Ok. Lars is actually playing Malakhov, but I will try to play like Lars against Dreev. Wish me well.
In 2007 I won the British Championship in my best ever performance. I was representing Scotland at the time. In 2008 I was ignored for a long time by the organisers (3-4 months) before eventually offered a dormitary room with toilet in the hall. At that time I had become a GM. About half of the cash prizes were going to English players only. As you can guess the tournament was organised by the ECF. In 2009 the ECF officially only gave conditions (those glorious dormitary rooms!?) to English players.
As a result no Scottish GM has played in the British since 2007. In 2004-2006 Jonathan Rowson won the British (and Keti a lot of the Women’s title).
What did the Scottish Federation do to fight for the players?
You got that right. ZIP-ZERO.
So when the Danish Championship was announced to be in Hillerod in 2010, I decided to change back. Not with the intention to play for the national team (I was eventually worn down, but that is another story), but to go back to Nordsjelland where I come from and represent my old club.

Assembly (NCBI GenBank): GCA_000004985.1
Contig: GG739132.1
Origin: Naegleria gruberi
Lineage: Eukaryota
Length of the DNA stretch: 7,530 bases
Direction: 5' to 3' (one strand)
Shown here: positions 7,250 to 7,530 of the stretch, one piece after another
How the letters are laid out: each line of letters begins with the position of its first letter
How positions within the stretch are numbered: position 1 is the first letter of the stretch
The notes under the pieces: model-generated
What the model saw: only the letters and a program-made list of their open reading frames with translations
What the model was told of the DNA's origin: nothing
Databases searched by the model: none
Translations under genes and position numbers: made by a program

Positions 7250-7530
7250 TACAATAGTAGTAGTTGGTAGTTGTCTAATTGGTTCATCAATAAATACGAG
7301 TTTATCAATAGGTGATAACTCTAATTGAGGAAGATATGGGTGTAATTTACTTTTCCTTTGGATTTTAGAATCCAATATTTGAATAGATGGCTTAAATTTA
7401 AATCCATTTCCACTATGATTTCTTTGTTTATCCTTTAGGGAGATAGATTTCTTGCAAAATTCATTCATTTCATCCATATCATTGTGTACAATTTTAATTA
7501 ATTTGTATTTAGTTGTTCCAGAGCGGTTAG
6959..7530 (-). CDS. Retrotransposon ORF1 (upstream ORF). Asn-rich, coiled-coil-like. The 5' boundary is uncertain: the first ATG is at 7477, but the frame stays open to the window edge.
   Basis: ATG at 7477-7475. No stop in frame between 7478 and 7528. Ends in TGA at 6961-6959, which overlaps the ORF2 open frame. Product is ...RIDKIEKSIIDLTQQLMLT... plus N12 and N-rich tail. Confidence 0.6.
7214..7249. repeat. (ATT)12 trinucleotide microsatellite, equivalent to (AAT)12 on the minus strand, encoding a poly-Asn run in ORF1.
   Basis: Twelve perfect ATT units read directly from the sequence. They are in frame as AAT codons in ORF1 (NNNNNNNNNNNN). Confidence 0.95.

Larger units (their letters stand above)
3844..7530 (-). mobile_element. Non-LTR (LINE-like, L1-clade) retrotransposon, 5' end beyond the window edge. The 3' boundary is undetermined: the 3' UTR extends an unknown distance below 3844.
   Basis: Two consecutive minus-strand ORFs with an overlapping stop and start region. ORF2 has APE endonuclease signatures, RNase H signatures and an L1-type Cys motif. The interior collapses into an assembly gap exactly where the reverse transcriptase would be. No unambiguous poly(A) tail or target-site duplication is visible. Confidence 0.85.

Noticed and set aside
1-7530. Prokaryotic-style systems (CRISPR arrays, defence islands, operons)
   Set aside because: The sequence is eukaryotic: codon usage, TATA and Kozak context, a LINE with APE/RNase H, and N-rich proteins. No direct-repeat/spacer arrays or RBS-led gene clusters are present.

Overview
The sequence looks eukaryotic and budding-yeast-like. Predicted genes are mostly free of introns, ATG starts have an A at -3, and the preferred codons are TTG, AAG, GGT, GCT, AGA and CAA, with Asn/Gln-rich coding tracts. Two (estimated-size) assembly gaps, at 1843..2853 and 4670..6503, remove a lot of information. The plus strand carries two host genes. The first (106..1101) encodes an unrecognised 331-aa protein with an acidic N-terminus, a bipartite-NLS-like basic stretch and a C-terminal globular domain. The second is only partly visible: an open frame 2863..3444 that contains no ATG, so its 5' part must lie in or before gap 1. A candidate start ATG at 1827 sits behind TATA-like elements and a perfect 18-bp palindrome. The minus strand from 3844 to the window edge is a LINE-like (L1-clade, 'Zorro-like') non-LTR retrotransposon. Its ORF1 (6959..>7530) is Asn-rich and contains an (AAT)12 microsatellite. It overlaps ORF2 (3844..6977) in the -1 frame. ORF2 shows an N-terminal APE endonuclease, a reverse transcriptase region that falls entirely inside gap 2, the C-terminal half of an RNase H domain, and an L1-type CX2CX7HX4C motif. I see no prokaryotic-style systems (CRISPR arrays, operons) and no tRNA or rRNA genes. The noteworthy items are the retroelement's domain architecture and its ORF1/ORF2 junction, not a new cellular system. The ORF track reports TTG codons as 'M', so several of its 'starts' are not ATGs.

The reaction from the Scottish Federation was to ask for compensation for the fee for changing federation (which was not much, and which I paid half of back in 2005). I reminded them that I had donated £1000s to the federation through various events, only weeks prior to the Scottish Championship. They apologised. No hard feelings on that account, but it shows the line of thinking.
Jonathan Rowson no longer plays tournament chess, Keti went through an education and I am quitting tournament chess this year.
On the way out I managed to win the Scottish title. I could not win it in 2005 (8/9) because of lack of sufficient residency, even though the change of federation was already under way. I am very proud to be Scottish Champion (like everyone else in the office), I am a member for life of the Scottish Federation and I assume that my children will be members of the Scottish Federation.
You could mis-interpretate this as being anti-me or being narrow minded. I actually think it is anti-grandmasters. Over the years the GMs have found themselves under continuous attack in the Scottish Federation by people who do not understand just how much time and effort it has taken to reach this level. We are seen as an extension of the club champions, who for some mysterious reason is just a bit better than everyone else – not as hard-working serious sportsmen who have given up a big part of our working lives to reach this level.
Having said that, I do think a proposal of the “Scottish Champion have to be a member of FIDE through the Scottish Federation” makes sense. I do take it personally that it is proposed a week after I win the title, even though it is certainly not intended to be so. I do like the mind such an insular policy fits the narrow mindedness I have often found on the Scottish Federations noticeboard. But more importantly it simply does not make sense that the Scottish Champion does not represent Scotland.